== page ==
A Brief History of Dearborn County
By Chris McHenry
Hundreds of years before white settlers approached Dearborn County, a mysterious group of Native Americans lived here, in a hilltop fortress.
No one knows exactly who these people were, or why they disappeared long before the Indian tribes with which we are familiar arrived in the Ohio Valley.
Early settlers describe the fortress as having been enclosed in a wall at least eight feet high, with a stone plaza in the middle, and with a rounded tower at one corner. The only entrances were through the tower, allowing for efficient defense in case of attack. The whole thing covered about 12 acres of land.
Recently, archaeologists have found exciting evidence of an even older culture who lived along what is now Ridge Avenue in Greendale.
Long after these intriguing first residents disappeared, the more familiar Miami, Delaware, Shawnee and other mid western tribes traveled back and forth through Dearborn on their way to the hunting grounds in Kentucky.
Early explorers sailed past on the Ohio River, including Celeron, a French Canadian who reportedly buried a lead plate claiming the land for France near the mouth of the Miami River.
George Rogers Clark and explorers from Virginia and Pennsylvania passed by on their way up or down the Ohio River, but none made permanent settlements.
In August of 1781, on their way to present day Louisville, Kentucky to join George Rogers Clark, Col. Archibald Lochry, with 104 Pennsylvania militiamen, were attacked by a smaller group of Indians led by Chief Joseph Brant near the mouth of present day Laughery Creek. The Americans were low on ammunition and were totally defeated. Many were killed, including Col. Lochry, and the rest carried into captivity. A monument to their bravery at Riverview Cemetery overlooks the battle site.
Less than ten years after the end of the Revolutionary War, new settlers began taking up land in Dearborn. They were squatters, that is, they did not own their land, since the Federal government did not begin land sales until after 1800.
When the land was put on sale, some families, like the Hayes, Guards and Millers, were able to purchase their farms. Others, like the Morrisons, were not so lucky and lost everything. Among those first settlers were at least 50 to 75 veterans of the Revolutionary War, following the American dream of finding a better future for their families.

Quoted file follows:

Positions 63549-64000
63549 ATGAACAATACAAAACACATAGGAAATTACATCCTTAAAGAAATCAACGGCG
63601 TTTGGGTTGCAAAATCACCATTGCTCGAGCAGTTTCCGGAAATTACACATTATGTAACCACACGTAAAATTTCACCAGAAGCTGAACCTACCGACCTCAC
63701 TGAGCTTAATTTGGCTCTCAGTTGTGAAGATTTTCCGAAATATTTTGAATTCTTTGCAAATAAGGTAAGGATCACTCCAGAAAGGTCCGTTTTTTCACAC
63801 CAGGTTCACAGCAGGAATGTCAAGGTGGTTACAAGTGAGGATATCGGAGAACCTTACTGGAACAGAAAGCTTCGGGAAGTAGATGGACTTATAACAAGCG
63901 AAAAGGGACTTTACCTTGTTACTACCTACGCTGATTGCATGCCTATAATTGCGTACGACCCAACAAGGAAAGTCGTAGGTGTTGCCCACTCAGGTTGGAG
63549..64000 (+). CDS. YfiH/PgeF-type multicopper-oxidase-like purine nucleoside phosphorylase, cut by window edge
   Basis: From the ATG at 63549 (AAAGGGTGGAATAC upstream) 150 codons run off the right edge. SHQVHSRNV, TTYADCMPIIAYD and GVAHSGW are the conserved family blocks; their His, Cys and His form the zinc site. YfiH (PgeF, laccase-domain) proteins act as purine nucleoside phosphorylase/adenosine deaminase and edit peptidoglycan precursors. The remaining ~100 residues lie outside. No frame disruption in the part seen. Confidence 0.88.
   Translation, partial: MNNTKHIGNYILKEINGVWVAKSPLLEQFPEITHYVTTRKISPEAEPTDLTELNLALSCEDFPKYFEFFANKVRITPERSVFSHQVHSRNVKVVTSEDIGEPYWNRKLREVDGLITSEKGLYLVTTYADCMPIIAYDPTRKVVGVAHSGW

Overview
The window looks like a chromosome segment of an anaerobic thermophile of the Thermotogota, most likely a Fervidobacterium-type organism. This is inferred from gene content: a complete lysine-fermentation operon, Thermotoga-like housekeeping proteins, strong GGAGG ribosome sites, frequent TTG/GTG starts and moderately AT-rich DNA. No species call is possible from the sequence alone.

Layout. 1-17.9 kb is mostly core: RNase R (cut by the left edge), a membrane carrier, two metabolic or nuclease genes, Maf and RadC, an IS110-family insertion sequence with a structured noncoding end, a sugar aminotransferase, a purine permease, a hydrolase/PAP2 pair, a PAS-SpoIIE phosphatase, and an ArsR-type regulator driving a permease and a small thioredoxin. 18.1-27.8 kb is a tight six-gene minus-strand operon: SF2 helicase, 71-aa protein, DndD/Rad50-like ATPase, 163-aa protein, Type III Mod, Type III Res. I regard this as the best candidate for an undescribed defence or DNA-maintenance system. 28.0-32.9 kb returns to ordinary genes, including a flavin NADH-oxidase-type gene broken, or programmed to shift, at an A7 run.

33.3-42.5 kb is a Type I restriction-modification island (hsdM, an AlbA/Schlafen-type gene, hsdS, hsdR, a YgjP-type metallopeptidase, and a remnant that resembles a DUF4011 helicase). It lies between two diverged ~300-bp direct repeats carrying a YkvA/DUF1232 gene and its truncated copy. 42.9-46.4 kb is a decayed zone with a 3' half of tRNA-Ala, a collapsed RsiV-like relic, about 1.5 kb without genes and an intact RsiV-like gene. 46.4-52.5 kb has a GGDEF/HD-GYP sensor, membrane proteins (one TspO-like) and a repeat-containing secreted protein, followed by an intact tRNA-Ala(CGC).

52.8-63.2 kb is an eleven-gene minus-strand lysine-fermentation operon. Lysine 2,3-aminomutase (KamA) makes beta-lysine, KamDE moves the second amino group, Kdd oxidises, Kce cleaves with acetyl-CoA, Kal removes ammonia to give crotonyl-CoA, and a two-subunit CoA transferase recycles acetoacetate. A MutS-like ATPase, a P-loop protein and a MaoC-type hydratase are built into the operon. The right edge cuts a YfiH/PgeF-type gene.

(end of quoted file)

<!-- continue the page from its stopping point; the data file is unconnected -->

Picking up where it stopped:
Those first settlers faced Indian hostilities, and had to produce with their own labor nearly everything they needed to stay alive. They cleared the forests, one tree at a time, lived at times in huge hollow trees, hunted for their food and then made their clothing from the skins of the same animals.
In 1802 Army Captain Samuel Colville Vance bought the land on which Lawrenceburg now stands and founded a town named for his wife’s maiden name. At that point, Lawrenceburg wasn’t even in Indiana, but was part of Hamilton County, Ohio.
Vance undoubtedly took advantage of his friendship with William Henry Harrison, also a retired soldier, to get Dearborn County set off as soon as it became part of Indiana. Harrison also named Lawrenceburg the new county seat, even though at that time the county stretched all the way to present day Wayne County.
Settlers began pouring into Dearborn, first building their homes near the river, and then gradually working their way up the Whitewater, Tanners Creek, Hogan Creek and Laughery.
Six hundred and 16 men over 21 were counted in 1807, but a few years later, families began fleeing to Kentucky when Indians joined with the British in the War of 1812.
Three companies of militia were raised in Dearborn, and were put to use patrolling the frontiers. Blockhouses for the protection of settlers were built in several locations.
James Dill of Lawrenceburg, was appointed General by Governor Harrison, although his troops never saw actual battle conditions.
The end of the war and the threat of violence brought a flood of new settlers.
More communities were founded: Edinburgh, now part of Lawrenceburg known as Newtown, was established in 1809; Hardentown was laid out in 1815, and Aurora in 1819. Present day Ohio County was then part of Dearborn, and Rising Sun had been founded in 1814.
People had begun arriving from other countries, as well as New England other eastern states and Kentucky, to buy the low cost government land available to them.
Schools and churches and stores (as well as distilleries) began to operate and Dearborn County farm products were shipped by flatboat to the south.
By 1830, the population of Dearborn County was 14,573, and it was the second biggest county in the state.
No longer a frontier outpost, Dearborn County was a thriving center of agriculture and business.
With the arrival of the 1830s and 1840s came several waves of German immigrants.